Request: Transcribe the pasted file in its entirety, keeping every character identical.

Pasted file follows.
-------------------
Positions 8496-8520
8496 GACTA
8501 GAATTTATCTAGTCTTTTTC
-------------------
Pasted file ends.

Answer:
Positions 8496-8520
8496 GACTA
8501 GAATTTATCTAGTCTTTTTC